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Aug 19, 2008

The Trouble with Twitter

Don't be surprised to see advertising on Twitter soon. It's about the only way the service can generate revenue. But will it be enough?

Twitter's business model is starting to show. An early sign came in April, when the popular microblogging service launched in Japan and the home page for every Japanese user included a big banner ad in the top right corner.

Then, on Aug. 7, Twitter made another change, this time in the U.S., by limiting the number of people a single user could connect with, or "follow," to about 2,000. Most recently, on Aug. 14, Twitter made the biggest move yet to slash costs. It killed outbound message delivery to mobile phones via short message, or SMS, in all countries except the U.S., Canada, and India.

Taken together, these moves point to the trouble with Twitter. Investors and marketers have been agog over the potential for Twitter—unlike other social media properties, such as Facebook and MySpace (NWS)—to crack the code, finally, on wringing revenue from millions of users. But the optimists better brace for disappointment.


To understand the limits of Twitter's value, first look inside. Robert Metcalfe, co-inventor of the Ethernet, noticed that communication networks tend to increase exponentially with each single addition, a logic that today is called Metcalfe's Law. Think of a fax machine sitting alone and unplugged in your office; it has little value by itself. But plug it into a network of fax machines around the world, and suddenly that communications tool has huge potential.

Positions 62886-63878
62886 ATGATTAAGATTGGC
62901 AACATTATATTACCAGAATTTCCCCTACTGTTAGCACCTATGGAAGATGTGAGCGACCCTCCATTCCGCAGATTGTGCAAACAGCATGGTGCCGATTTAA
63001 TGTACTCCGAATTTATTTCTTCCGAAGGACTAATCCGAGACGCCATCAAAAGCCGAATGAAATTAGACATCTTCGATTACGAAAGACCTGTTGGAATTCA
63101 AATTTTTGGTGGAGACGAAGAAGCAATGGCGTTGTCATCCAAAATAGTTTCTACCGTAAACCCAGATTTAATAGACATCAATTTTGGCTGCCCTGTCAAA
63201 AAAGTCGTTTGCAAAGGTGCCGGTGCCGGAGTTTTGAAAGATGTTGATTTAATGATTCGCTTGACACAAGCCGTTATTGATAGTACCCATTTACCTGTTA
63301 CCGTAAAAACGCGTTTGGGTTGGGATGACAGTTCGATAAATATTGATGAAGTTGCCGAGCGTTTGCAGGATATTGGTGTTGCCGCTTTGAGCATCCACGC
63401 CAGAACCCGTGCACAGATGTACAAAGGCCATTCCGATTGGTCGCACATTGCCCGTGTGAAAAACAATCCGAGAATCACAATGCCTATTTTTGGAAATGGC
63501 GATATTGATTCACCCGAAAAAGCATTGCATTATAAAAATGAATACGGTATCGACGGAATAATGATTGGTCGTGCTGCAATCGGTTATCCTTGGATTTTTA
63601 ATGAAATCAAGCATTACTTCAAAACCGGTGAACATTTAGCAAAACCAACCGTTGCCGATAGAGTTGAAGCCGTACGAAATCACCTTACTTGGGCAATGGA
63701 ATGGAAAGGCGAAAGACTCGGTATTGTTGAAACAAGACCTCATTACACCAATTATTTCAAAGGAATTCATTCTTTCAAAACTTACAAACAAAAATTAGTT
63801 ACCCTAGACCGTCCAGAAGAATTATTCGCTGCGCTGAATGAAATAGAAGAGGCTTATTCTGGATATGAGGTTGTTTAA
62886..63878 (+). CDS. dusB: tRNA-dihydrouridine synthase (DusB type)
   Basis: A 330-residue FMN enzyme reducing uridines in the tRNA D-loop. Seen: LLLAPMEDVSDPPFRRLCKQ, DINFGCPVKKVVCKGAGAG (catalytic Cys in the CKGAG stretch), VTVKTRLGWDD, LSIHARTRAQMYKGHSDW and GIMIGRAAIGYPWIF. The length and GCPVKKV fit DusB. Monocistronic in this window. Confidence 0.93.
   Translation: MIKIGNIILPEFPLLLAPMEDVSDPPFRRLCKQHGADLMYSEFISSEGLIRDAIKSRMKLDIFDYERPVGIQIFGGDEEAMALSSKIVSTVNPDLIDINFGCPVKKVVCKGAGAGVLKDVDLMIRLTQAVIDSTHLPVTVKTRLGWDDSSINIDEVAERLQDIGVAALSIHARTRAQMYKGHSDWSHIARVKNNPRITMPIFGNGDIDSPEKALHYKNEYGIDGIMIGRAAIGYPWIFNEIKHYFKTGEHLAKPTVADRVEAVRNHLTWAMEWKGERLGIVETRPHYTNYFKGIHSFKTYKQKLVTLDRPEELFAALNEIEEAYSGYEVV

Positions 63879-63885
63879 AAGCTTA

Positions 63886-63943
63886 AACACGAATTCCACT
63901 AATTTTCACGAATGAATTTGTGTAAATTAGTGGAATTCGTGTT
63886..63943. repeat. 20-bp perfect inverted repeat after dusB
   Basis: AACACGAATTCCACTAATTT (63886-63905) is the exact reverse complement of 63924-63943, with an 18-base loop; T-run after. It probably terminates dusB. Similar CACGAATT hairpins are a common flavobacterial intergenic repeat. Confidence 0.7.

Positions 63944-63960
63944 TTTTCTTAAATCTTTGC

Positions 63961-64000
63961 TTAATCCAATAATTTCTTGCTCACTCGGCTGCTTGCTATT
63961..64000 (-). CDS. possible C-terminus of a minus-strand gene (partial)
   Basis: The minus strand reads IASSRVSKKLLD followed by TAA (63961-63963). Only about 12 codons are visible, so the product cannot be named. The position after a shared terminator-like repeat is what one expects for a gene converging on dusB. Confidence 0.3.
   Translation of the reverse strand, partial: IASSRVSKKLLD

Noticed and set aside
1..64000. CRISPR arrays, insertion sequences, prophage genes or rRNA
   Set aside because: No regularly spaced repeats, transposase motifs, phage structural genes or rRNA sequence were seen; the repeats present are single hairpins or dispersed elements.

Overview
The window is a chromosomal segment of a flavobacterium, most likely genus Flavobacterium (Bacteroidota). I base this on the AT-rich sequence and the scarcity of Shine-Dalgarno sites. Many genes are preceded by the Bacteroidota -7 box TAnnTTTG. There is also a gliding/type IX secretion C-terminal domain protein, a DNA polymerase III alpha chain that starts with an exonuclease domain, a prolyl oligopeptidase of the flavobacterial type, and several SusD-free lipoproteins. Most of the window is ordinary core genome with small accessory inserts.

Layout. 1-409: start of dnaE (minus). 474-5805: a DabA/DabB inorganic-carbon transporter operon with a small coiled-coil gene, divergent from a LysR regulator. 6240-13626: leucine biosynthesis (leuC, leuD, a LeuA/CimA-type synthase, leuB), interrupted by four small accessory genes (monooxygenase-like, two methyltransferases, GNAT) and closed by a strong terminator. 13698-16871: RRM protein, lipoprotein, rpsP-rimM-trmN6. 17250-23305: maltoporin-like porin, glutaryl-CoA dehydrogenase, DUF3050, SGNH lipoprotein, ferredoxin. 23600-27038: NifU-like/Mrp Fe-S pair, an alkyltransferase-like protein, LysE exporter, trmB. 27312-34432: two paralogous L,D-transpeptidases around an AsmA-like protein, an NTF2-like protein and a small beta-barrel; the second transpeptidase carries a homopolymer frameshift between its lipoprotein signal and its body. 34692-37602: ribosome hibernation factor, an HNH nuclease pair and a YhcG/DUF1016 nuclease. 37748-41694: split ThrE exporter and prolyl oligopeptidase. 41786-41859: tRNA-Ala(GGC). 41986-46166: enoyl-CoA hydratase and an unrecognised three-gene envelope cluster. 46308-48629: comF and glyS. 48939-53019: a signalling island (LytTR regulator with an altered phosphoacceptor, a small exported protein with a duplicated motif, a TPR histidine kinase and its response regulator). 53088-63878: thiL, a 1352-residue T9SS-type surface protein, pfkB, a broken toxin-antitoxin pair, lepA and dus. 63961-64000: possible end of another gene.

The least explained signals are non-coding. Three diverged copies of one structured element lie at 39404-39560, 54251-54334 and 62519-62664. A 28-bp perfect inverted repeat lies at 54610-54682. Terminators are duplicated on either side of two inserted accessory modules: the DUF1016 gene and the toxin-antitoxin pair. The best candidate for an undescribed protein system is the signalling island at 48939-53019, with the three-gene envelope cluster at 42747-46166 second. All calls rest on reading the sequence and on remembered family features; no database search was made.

Metcalfe's logic drove a lot of the inflated company valuations of the Internet bubble in the 1990s. And today, investors have the same hopes for a lot of companies that rely on users and their networks, including Yahoo's (YHOO) photo site Flickr, video sharing companies YouTube and Vimeo, and human networks on Facebook, MySpace, Pownce, and Twitter. Just think how delighted marketers would be to lob a single, online message to the masses and have it forwarded to millions of their friends, all for free.

But Metcalfe's concept doesn't apply to Twitter. The explanation why comes from two fellows named Zipf and Dunbar. Back in 1935, linguist George Zipf noticed that words in the English language are used in an interesting pattern. "The" is spoken most commonly, making up 7% of all utterances; "of" is the second-most common word, used exactly one-half as often as "the"…and the pattern continues with the 100th word in popularity being used only 1/100th as often. Zipf's Law suggests that each subsequent thing in any series (such as your Twitter contacts) has predictable diminishing value. Your spouse is more important than your best friend, who outranks your boss, colleague, and that guy you met on a plane from Chicago. Inside the 2.3 million-strong Twitter network, not all connections are equal, and some will never be used at all. You will probably never send tweets to ice skaters in Finland...

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